Home > Uncategorized > Split Panel: No Rebuttal of CVC Absent Overriding Reason for Rebuttal

Split Panel: No Rebuttal of CVC Absent Overriding Reason for Rebuttal

Happy Monday, dear readers!

It’s rare enough that your humble blogger can bring you some good news, but today is one of those days – as lukewarm as it is.

Recently the Court of Appeal denied review in the matter of Foxworthy v. State of California.  The basic thrust of the case was that applicant sought to have the combined values chart of the permanent disability rating scheduled tossed out, and for the use of the simple addition method to be adopted instead.

The difference between the two ratings was apparently rather steep – the combined values chart yielded a result of 67% PD while the addition method resulted in 92% PD. We can all imagine a defendant in this scenario weighing the two values and deciding a few dollars in the litigation budget might be worth it.

Initially, the majority of the commissioners noted that Labor Code section  4660(c) mad the 2005 PDRS prima facie evidence of applicant’s permanent disability, including the combined values codes.  The majority opinion then recognized that the CVC “should ordinarily be applied unless there is some overriding reason to use a different accounting for multiple impairments.”  (query: should “I want more money!” be an overriding reason?)

One of the AMEs opined that the CVC should be used (rather than just adding the impairments up) because the various impairments do not “confounded” by her other impairments (her sexual dysfunction does not affect her lumbar impairment, nor does her psyche claim or respiratory issues, as opposed to, for example, a bad hip.)  To quote the good doctor, “I do not find that her psychiatric comorbidity, her hypertension comorbidity[,] or sexual dysfunction comorbidity adversely affects her ability to compensate.”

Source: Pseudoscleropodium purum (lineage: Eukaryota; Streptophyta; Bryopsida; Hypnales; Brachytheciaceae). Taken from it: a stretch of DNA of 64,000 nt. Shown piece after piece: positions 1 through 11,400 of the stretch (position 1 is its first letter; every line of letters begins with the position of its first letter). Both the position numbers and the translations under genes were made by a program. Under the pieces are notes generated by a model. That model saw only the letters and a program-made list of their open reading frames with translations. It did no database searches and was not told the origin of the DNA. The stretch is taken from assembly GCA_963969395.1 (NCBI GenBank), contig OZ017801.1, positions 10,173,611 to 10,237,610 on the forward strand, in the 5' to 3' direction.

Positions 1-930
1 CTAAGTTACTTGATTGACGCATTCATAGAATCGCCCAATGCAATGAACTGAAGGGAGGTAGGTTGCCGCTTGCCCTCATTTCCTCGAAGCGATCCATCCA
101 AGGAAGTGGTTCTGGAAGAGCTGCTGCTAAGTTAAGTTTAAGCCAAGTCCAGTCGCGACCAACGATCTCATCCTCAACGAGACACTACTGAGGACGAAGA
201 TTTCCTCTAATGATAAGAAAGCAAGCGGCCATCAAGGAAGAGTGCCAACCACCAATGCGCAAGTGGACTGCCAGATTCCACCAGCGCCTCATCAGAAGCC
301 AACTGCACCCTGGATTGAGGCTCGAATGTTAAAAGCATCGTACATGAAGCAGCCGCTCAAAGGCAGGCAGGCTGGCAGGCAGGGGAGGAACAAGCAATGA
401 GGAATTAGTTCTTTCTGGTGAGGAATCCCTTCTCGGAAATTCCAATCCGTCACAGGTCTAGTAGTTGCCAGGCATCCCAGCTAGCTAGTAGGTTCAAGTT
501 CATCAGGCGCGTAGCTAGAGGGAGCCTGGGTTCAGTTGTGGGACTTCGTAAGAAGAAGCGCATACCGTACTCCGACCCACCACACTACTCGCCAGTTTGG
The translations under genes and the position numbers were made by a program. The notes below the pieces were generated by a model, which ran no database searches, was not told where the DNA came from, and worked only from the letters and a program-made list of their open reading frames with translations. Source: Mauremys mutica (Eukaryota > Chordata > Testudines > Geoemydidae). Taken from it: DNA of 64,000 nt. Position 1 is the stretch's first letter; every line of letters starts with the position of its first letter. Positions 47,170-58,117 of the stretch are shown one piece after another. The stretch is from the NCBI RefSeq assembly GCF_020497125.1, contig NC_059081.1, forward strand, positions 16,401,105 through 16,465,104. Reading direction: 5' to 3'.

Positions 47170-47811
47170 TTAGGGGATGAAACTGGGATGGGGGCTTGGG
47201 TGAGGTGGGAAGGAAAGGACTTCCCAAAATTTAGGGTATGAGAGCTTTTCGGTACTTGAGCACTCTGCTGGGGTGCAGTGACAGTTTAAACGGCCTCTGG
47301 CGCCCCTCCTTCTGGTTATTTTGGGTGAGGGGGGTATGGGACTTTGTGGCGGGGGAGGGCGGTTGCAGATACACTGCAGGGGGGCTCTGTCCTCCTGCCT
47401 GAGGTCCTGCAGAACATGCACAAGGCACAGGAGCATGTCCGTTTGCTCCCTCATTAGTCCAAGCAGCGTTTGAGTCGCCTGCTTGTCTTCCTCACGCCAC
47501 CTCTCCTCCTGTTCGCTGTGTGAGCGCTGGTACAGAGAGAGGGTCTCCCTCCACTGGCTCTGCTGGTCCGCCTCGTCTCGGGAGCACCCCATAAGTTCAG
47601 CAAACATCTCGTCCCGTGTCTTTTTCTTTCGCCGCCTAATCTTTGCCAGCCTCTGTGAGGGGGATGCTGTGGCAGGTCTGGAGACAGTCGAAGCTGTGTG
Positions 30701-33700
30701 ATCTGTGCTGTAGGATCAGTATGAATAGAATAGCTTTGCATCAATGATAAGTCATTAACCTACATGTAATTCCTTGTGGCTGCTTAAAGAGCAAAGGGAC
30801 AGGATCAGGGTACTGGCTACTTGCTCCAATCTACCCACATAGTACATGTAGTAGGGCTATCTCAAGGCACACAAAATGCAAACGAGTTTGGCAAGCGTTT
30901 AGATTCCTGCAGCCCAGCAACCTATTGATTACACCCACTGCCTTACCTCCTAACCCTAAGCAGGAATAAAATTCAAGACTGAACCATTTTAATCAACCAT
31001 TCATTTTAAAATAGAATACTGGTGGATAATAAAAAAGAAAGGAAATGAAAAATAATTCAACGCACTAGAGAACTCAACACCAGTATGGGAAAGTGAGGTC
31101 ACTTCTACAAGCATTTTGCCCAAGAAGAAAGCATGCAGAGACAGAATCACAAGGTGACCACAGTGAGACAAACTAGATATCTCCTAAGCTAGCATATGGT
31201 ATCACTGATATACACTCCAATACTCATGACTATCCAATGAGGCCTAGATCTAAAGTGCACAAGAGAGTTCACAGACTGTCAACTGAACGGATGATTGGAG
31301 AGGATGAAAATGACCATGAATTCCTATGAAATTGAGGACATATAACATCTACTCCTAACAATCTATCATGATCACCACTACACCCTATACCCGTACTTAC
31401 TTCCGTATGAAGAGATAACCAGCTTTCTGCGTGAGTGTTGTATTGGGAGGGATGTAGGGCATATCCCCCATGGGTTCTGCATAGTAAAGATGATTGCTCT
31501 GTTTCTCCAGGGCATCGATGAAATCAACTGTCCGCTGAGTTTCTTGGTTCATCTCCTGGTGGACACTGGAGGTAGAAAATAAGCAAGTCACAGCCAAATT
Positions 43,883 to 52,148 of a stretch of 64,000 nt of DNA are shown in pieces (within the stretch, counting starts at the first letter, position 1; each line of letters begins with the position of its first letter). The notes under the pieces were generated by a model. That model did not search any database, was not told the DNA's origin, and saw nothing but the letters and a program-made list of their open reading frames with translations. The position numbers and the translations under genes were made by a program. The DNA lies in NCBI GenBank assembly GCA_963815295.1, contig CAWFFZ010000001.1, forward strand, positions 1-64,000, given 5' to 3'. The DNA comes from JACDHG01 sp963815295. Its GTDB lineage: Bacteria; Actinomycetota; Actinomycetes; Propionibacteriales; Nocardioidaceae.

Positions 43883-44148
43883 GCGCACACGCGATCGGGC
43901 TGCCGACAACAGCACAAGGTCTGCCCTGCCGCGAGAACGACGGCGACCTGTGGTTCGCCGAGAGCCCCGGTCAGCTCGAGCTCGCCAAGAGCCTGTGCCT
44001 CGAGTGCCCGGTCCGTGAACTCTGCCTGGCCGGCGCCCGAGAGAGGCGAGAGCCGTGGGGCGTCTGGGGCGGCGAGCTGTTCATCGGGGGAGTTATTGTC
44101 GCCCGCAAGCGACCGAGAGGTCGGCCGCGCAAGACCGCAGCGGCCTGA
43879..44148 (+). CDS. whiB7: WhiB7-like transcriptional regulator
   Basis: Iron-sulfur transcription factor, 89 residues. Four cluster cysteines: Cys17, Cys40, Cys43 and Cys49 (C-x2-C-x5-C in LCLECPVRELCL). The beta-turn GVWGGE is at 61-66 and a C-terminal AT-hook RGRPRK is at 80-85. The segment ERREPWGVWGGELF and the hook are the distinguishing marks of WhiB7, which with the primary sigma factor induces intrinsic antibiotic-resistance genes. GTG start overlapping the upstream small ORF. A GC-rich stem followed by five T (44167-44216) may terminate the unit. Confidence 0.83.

The majority adopted this line of thinking and ruled that the CVC controls.

The interesting thing is that I’m seeing this more and more in letters to the AME or QME (for those of my readers that are applicant attorneys, please don’t get any ideas.  This is a bad practice – shame on you!)

Sometimes the QME/AME will be inclined to give the applicant more PD and will just say “sure, why not?”  But here we have some reasoning from two commissioners of how to establish a defense to this approach.  One line of inquiry to take to the QME/AME is “how much does applicant’s ability to compensate for these restrictions get impacted by the other impairments?”  Based on this split panel opinion, at least, if there’s impairment 1 doesn’t impact applicant’s ability to compensate for impairment 2 in functionality, the CVC should not be rebutted.

Now let’s get into the section of splitting hares.

splitting hares

I mean hairs…

In the Foxworthy case, the spread is huge! 67% vs. 92% is a big difference!

What happens when the QME or AME says that the CVC doesn’t adequately represent applicant’s impairment, but simply adding is overkill?  Does the QME have to choose one or the other?  If neither is just right, is that sufficient to rebut the CVC?

I can give you the answer, dear readers, but you’re going to have to get me on California’s Supreme Court bench first!

Categories: Uncategorized Tags:
  1. No comments yet.
  1. No trackbacks yet.